Comparison of close relatives
In the comparison of relatives, we find that in general,
h^2 = \frac{b}{r} = \frac{t^2}{r} where r can be thought of as the coefficient of relatedness, b is the coefficient of regression and t the coefficient of correlation.
Parentoffspring regression
Figure 4. Sir
Francis Galton's (1889) data showing the relationship between offspring height (928 individuals) as a function of mean parent height (205 sets of parents).
Heritability may be estimated by comparing parent and offspring traits (as in Fig. 4). The slope of the line (0.57) approximates the heritability of the trait when offspring values are regressed against the average trait in the parents. If only one parent's value is used then heritability is twice the slope. (Note that this is the source of the term "regression," since the offspring values always tend to regress to the mean value for the population, i.e., the slope is always less than one). This regression effect also underlies the DeFries Fulker method for analyzing twins selected for one member being affected.^{[9]}
Sibling comparison
A basic approach to heritability can be taken using fullSib designs: comparing similarity between siblings who share both a biological mother and a father.^{[10]} When there is only additive gene action, this sibling phenotypic correlation is an index of familiarity – the sum of half the additive genetic variance plus full effect of the common environment. It thus places an upperlimit on additive heritability of twice the fullSib phenotypic correlation. HalfSib designs compare phenotypic traits of siblings that share one parent with other sibling groups.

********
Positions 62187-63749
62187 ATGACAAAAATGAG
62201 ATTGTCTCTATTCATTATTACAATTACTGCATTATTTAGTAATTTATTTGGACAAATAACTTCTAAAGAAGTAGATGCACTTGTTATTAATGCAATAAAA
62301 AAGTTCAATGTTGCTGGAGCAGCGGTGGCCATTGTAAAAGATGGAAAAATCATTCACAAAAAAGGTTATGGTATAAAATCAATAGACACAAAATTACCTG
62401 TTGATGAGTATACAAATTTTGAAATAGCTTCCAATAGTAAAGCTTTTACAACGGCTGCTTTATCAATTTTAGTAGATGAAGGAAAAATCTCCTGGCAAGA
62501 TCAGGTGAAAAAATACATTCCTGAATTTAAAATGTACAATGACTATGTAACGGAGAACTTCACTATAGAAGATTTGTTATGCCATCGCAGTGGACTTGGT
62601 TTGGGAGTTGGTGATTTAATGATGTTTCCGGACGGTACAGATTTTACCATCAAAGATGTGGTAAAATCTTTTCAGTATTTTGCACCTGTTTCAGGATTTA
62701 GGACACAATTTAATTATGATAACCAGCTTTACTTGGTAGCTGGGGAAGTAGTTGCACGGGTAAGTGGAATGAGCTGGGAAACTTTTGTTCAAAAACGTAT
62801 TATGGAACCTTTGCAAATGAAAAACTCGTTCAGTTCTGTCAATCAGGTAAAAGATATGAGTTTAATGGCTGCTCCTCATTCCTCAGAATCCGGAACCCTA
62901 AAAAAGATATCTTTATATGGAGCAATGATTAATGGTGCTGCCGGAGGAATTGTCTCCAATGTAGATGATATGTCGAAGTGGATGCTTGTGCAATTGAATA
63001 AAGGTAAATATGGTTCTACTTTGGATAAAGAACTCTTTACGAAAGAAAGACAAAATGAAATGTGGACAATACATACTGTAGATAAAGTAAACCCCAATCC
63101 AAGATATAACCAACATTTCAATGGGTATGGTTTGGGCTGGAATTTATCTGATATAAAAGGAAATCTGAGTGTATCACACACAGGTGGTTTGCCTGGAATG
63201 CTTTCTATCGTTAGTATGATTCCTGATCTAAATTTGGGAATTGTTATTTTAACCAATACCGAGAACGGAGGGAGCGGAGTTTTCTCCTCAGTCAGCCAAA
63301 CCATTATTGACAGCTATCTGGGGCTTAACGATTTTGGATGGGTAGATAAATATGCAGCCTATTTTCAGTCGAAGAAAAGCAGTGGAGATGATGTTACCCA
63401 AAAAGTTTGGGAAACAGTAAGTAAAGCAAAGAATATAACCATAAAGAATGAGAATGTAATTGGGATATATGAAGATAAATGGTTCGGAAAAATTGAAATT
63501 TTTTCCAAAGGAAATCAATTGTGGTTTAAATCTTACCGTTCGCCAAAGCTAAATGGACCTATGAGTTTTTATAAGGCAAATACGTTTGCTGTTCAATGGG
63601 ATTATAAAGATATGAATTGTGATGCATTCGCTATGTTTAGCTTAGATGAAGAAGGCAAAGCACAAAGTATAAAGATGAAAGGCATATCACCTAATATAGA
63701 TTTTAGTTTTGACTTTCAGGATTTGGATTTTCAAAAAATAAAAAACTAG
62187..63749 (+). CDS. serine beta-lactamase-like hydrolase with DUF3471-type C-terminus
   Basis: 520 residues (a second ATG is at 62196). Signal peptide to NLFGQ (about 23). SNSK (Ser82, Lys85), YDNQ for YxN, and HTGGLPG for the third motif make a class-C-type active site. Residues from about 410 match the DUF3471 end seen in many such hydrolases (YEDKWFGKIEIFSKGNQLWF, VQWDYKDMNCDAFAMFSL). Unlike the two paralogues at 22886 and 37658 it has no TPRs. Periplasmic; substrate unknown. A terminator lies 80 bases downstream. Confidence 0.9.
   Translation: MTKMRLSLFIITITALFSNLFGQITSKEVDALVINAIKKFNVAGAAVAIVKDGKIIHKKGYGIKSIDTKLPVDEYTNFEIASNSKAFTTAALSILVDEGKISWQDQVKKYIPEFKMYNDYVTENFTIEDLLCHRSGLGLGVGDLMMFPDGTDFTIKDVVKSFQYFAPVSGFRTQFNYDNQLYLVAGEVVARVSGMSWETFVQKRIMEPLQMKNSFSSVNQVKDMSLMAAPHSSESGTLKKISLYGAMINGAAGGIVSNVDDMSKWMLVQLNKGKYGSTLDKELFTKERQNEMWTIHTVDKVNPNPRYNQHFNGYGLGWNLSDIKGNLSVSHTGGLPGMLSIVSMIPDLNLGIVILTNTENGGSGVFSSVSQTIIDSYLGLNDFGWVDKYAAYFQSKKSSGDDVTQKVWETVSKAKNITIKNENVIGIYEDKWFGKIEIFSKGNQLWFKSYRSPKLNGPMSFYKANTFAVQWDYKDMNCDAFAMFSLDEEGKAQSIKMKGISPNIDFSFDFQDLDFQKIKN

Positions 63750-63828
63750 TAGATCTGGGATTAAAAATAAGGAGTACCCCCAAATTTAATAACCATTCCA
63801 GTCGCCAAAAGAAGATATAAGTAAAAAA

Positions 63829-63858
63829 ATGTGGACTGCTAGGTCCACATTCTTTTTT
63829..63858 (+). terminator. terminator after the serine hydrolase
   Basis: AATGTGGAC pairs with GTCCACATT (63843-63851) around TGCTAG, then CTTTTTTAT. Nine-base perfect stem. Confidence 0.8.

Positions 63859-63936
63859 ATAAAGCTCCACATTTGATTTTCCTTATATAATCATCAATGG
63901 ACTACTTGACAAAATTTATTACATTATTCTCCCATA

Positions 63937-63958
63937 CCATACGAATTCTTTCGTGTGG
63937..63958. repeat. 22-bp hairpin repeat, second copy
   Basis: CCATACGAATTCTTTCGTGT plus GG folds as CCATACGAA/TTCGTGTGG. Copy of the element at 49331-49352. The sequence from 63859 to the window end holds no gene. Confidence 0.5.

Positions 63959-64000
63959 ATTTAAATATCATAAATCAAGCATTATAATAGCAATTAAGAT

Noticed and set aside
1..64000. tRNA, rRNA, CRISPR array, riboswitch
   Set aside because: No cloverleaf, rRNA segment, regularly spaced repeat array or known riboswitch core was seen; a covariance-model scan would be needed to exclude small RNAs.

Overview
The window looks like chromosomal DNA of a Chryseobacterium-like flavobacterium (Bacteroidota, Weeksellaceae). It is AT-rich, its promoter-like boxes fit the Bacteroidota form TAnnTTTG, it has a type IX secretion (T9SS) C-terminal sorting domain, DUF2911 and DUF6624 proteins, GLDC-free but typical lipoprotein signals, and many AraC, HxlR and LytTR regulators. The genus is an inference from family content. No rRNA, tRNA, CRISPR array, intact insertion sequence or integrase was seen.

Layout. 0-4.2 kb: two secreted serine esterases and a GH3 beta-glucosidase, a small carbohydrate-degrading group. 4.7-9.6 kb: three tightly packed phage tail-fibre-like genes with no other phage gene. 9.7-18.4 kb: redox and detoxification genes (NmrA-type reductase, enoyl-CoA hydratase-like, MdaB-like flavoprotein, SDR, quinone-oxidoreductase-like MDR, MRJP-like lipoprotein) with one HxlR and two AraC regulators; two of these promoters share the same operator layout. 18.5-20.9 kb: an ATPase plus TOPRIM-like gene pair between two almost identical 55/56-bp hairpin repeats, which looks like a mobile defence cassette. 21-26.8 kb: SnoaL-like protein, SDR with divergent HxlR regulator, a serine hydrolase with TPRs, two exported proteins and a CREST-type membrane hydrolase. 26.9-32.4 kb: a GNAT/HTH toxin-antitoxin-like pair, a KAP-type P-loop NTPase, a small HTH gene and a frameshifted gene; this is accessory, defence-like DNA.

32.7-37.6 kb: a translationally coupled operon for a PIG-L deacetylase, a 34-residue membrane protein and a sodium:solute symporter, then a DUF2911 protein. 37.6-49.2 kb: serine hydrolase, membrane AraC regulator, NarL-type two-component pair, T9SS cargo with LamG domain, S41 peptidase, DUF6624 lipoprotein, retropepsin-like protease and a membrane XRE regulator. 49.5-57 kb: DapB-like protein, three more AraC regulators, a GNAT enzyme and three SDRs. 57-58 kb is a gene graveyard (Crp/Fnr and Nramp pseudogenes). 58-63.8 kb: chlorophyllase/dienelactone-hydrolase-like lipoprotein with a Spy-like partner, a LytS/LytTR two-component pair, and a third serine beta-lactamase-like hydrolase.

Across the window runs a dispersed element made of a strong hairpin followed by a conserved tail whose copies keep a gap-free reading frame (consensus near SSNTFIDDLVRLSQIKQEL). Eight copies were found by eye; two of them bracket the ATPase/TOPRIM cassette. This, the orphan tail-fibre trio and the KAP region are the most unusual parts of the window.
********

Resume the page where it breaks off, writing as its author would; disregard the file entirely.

Twin studies
Figure 5. Twin concordances for seven psychological traits (sample size shown inside bars), with DZ being fraternal and MZ being identical twins.
Heritability for traits in humans is most frequently estimated by comparing resemblances between twins (Fig. 2 & 5). "The advantage of twin studies, is that the total variance can be split up into genetic, shared or common environmental, and unique environmental components, enabling an accurate estimation of heritability".^{[11]} Fraternal or dizygotic (DZ) twins on average share half their genes (assuming there is no assortative mating for the trait), and so identical or monozygotic (MZ) twins on average are twice as genetically similar as DZ twins. A crude estimate of heritability, then, is approximately twice the difference in correlation between MZ and DZ twins, i.e. Falconer's formula H^{2}=2(r(MZ)r(DZ)).